There’s a furore building over the Government’s response to the Supreme Court’s 2nd September decision in the Urewera “terror” raids case, Hamed v R (SC 125/2010, 02 September 2011).
Thomson Reuter’s editor of Criminal Reports of NZ, Rud Ward says that it seems clear that the proposal to pass urgent retrospective legislation was heading for a hefty political stoush.
For the benefit of Online Insider readers, he has summarised comments and reactions thus far.
What they’ve said
Mr Bott is also quoted as alleging that the Police “regard this Government as a canteen that never shuts. They can just roll up to the counter and the Government will hand over what they ask for.”
Maori MP Te Ururoa Flavell considers the Government’s reaction is “panicked“, would condone unlawful police actions, and would not be supported by his party.
Perhaps the most trenchant reported comment has been from Peter Williams QC, who has said that retrospective legislation is “abhorrent.”
He went on: “Most governments will not pass retrospective penal legislation, even countries likeFiji. It’s really repulsive to anyone who is interested in criminal law.”
But Attorney-General Chris Finlayson rejects the idea that rushing legislation through Parliament is an assault on the rule of law.
Why was the appeal approved?
The Supreme Court’s reasons for approving the appeal are reported in the most recent issue of CRNZ: Hamed v R  NZSC 27; (2011) 25 CRNZ 215 (24 March 2011).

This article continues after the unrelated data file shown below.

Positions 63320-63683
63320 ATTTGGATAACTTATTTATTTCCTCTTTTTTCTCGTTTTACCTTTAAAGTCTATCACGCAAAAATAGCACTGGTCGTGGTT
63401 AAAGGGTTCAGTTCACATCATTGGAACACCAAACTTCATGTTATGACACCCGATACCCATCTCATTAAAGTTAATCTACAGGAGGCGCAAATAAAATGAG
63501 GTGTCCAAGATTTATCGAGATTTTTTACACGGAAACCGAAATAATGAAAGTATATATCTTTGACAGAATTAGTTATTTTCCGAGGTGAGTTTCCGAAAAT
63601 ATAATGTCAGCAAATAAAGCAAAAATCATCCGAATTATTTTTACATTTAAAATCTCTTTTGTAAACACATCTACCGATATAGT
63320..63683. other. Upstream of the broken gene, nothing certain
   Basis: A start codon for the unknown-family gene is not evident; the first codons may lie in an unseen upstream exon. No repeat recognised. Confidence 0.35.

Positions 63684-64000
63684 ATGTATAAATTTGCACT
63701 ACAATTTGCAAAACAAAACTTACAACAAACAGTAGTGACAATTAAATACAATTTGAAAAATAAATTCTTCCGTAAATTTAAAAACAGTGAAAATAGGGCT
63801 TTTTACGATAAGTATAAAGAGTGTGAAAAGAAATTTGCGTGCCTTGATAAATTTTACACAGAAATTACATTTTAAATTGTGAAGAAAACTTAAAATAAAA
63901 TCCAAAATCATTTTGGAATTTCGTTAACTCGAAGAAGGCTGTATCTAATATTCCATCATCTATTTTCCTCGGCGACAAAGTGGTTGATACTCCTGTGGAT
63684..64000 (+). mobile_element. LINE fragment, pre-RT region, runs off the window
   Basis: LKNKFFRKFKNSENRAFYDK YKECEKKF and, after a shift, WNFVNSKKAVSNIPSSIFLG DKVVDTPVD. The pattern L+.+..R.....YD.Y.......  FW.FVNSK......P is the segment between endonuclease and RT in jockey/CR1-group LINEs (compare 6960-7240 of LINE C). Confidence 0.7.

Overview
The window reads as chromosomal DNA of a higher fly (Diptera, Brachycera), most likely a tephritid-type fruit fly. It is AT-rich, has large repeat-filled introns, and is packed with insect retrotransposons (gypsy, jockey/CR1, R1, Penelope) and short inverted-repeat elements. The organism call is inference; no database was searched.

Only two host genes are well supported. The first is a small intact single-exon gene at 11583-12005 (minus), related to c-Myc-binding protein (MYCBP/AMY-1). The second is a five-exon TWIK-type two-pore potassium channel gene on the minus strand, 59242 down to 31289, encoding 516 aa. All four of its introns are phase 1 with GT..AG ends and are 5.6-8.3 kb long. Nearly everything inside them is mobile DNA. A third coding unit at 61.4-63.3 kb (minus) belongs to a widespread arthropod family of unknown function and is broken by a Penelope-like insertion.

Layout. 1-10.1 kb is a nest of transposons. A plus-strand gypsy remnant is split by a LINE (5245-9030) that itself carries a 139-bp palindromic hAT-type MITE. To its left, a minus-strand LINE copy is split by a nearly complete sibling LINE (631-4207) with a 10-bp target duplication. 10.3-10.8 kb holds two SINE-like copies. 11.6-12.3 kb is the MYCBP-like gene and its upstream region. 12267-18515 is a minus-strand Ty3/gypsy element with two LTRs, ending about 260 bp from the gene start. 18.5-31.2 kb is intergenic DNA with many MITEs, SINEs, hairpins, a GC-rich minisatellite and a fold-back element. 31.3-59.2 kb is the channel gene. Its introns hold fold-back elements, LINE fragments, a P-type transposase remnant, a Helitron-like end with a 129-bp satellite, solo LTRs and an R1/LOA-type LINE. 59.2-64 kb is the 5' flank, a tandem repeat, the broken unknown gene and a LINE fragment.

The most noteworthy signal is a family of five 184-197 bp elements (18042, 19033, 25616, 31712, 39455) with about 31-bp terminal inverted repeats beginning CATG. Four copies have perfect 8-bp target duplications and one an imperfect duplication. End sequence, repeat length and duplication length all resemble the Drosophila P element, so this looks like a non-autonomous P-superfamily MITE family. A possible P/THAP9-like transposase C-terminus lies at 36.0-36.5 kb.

The Court held it was necessary in the interests of justice to decide the appeal before the defendants were tried in the High Court.
In its 2007 report on Search and Surveillance Powers the Law Commission recommended legislation to clarify surveillance powers; that has not yet been done by Parliament.
For more comment and interpretation, see the blogs for 18th and 19th September by ThomsonReuters Adams on Criminal Law author, Dr Don Mathias.
As he points out:
“right up to the Supreme Court’s decision in the Urewera case the law was unclear as to whether surveillance was necessarily a search. The point was if surveillance was a search, it could be authorised by a search warrant. If it was not a search and could not be legitimised in that way, and if it involved a trespass the admissibility of evidence obtained by such surveillance was governed by the balancing exercise in s 30 [of the Evidence Act 2006]”
Update 10 October 2011 ( by Rutherford Ward)
As a result of the Supreme Court’s decision in Hamed v R, on 12 September 2011 all charges against 13 of the 18 Urewera accused (those charged only with unlawful possession of firearms and other weapons) were withdrawn, and they were formally discharged. That left only four defendants (one having died), being those who also faced a charge of participation in an organised criminal group.
The Video Camera Surveillance (Temporary Measures) Act 2011, was enacted on 6 October 2011, to alter the result of the decision.